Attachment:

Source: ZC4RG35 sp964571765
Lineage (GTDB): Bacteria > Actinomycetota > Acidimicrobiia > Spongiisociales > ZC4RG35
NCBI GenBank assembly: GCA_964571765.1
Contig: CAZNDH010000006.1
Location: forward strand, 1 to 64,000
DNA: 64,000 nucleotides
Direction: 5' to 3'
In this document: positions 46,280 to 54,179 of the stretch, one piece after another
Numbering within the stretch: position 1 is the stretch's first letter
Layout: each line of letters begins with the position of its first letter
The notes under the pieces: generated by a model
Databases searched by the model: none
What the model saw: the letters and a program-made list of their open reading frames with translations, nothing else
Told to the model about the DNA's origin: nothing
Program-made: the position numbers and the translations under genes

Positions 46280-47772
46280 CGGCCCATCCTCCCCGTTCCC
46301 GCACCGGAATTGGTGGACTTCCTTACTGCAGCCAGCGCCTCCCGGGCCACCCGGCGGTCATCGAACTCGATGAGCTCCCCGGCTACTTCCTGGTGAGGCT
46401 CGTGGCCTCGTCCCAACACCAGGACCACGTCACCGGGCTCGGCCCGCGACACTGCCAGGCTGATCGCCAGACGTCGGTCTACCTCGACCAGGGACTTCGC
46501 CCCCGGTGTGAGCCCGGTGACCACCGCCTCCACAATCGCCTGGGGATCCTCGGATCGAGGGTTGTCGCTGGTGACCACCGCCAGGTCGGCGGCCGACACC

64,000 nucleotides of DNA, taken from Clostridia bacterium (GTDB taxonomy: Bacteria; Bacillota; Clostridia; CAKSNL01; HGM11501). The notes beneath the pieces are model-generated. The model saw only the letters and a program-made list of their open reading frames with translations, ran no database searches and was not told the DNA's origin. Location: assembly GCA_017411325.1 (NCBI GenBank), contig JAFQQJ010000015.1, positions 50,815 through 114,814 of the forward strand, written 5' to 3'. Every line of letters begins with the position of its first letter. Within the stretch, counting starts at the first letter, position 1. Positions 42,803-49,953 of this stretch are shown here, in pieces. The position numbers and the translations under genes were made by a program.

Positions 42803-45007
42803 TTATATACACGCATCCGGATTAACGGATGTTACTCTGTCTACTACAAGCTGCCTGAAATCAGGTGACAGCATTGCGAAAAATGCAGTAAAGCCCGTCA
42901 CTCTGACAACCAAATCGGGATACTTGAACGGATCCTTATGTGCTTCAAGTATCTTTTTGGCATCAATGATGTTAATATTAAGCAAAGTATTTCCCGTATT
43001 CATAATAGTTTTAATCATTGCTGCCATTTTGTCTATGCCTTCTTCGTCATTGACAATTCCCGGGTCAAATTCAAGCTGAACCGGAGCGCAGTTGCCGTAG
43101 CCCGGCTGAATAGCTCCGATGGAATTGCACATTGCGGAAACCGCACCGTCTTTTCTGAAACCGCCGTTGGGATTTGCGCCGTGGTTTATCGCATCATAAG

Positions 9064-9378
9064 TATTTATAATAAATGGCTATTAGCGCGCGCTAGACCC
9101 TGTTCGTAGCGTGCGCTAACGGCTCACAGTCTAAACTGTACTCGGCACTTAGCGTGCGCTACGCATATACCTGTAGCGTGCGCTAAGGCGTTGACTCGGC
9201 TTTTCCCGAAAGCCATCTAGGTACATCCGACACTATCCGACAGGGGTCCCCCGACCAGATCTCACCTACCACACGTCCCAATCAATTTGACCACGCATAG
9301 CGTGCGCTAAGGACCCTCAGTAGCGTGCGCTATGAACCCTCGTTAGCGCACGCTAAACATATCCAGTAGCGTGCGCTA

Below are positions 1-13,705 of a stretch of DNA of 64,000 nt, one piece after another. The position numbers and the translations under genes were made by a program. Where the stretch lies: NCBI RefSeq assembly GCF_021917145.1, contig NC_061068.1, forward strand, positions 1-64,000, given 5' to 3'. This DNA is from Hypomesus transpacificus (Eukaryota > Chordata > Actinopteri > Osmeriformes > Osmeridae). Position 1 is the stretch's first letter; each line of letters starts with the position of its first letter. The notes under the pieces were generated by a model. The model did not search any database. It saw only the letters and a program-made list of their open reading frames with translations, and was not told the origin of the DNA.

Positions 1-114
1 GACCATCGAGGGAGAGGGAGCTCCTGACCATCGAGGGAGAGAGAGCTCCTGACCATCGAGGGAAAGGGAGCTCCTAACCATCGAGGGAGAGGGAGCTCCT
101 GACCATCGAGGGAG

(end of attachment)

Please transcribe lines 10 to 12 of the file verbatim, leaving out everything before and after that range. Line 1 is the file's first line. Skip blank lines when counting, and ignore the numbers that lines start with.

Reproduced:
Layout: each line of letters begins with the position of its first letter
The notes under the pieces: generated by a model
Databases searched by the model: none